After the fall of the Roman Empire...countries were focused on the wars more than on the social and economic development. Few new lighthouses were built...Morever, the existing lighthouses were destroyed.

Since the 12th Century, the navigation in the Mediterranean Sea and in North Europe was reactivated. In order to guarantee the safety in the shipping routes, lighthouses were built. Thus, Scandinavia and Germany had the best-lit coast in Europe (15 lighthouses in 1600).... In addition, bonfires were placed on existing watchtowers such as Porto Pi in Mallorca.

Hmmm? So, according to Spanish historians, Europe used lighthouses formally as early as 1600. More excitingly for us, there is a recorded history in Spain of lighting watchtowers!!!

I believe the question is not "How early was there a lighthouse?" But rather, "When did economic activity and coastal defense call for maritime aids to navigation? It is at this point that we begin to discover when the "port" became a "port" and not just a ship's landing site."


Continue reading "Of Old Ports, Lighthouses and Ben Franklin. " »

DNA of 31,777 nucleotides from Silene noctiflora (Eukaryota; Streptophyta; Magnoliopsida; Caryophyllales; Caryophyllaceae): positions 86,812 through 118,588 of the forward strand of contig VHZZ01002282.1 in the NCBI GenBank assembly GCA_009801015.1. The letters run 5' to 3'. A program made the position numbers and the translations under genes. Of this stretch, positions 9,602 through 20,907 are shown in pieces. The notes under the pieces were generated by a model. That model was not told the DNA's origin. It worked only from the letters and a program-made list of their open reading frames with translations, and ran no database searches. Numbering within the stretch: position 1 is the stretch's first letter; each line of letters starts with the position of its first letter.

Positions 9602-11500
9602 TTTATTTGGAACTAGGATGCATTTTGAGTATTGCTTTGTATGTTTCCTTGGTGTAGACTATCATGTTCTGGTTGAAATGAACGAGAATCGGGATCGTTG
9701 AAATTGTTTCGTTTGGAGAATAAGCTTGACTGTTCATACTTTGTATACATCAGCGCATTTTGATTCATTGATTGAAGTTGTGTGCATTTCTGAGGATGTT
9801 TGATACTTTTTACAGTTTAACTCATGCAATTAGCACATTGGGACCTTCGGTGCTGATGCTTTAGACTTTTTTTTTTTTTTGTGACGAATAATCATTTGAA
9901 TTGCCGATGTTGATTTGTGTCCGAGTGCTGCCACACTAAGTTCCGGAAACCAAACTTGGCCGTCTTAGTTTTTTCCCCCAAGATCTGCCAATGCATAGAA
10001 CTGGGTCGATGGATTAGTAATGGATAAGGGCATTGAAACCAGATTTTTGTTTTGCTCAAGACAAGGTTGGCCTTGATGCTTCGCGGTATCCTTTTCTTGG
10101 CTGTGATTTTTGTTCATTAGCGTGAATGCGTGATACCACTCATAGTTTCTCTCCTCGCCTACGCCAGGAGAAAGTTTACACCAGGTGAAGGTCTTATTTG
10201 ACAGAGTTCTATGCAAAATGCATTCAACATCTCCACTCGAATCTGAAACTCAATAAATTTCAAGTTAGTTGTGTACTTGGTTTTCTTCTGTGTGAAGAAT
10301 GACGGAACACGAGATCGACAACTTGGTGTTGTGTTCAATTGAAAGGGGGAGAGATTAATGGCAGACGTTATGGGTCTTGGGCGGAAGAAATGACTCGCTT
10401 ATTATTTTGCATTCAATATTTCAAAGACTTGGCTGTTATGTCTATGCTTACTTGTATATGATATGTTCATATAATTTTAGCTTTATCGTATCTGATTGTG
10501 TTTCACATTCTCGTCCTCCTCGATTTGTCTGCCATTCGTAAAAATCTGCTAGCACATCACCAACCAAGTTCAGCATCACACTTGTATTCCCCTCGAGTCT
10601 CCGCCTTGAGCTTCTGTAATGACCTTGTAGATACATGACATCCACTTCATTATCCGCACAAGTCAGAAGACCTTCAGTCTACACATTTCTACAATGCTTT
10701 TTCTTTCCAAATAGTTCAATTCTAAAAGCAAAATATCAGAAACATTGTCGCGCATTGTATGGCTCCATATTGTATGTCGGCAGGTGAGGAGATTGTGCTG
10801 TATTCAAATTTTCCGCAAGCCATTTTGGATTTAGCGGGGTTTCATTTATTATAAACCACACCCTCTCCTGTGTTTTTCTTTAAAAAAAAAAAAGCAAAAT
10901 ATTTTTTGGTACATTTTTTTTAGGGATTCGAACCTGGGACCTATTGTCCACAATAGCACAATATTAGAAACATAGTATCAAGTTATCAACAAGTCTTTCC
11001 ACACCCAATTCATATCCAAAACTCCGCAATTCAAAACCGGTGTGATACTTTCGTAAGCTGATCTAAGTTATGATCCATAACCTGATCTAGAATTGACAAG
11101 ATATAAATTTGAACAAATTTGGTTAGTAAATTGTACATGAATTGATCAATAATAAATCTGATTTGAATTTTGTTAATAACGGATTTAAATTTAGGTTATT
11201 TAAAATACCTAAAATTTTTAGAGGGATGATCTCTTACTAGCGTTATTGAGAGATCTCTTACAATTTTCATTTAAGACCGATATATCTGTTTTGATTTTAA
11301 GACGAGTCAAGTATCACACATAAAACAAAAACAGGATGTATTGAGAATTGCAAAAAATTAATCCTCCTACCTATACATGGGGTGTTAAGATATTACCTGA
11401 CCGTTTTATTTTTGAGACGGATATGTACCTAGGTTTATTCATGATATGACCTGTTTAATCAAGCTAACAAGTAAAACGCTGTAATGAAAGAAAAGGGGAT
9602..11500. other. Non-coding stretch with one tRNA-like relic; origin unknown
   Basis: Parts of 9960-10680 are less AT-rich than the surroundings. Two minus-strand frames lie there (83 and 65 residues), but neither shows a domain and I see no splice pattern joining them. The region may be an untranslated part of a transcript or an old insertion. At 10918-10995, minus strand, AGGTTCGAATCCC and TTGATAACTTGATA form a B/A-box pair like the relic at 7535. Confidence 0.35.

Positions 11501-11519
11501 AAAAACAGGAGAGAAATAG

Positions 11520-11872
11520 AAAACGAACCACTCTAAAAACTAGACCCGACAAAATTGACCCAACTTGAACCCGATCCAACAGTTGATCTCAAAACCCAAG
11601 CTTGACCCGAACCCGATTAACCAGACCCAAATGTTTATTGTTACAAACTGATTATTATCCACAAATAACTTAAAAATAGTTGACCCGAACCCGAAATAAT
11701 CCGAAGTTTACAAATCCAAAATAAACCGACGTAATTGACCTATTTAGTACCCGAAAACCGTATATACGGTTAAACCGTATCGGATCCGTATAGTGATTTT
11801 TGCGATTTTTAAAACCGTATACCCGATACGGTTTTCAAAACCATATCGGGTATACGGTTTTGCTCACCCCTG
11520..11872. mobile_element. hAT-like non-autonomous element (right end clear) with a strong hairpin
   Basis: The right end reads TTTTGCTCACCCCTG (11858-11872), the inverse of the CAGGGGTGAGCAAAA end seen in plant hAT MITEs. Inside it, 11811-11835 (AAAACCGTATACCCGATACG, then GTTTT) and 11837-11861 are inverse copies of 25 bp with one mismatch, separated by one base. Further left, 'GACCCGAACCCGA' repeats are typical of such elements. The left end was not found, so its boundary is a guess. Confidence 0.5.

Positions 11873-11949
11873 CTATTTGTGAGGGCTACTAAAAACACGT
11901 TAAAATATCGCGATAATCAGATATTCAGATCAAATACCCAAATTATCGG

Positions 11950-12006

August 27, 2007

LAMP caught a ketch.

Posted by: Brendan Burke

Brass and wood aboard the Quark.

The ketch Quark came into St. Augustine's waters this week for a brief stay. Fortunately for us here at the Lighthouse, the boat’s crew has good taste and a mind for all things historical. They visited the Lighthouse. It was here at the LAMP office we first met George Floyd, owner and master of this amazing wooden boat. He came into the LAMP office to discuss his ventures into a Maritime Heritage Museum in Apalachicola. Towards the end of our chat, he dropped the bomb to say he was currently in town on board his reproduction ketch, docked a few cables length away at the Conch House Marina. An invitation was all we needed to go see and tour this piece of replicated history.

Continue reading "LAMP caught a ketch." »

Shipping News Begins!

Posted by: Brendan Burke

Welcome to our newest blog section Shipping News! In this section we will be posting information on historic and reproduction boats, vessels, ships, and craft that come here to St. Augustine. In the past few weeks I have witnessed a few boats docked around here that made me think “Gee, wouldn’t it be nice to share some of the floating stories that come in and out of our waterways?” and so here we are. Our inaugural entry, I hope, will provide some insight as to what sort of posting to expect. Also, since LAMP can’t keep tabs on every vessel traveling through, please let us know if you see or hear of a historic boat in the area. You can do this by email at: bburke@staugustinelighthouse.com or by phone at 904-838-8813. Thanks and enjoy!

-Brendan Burke, LAMP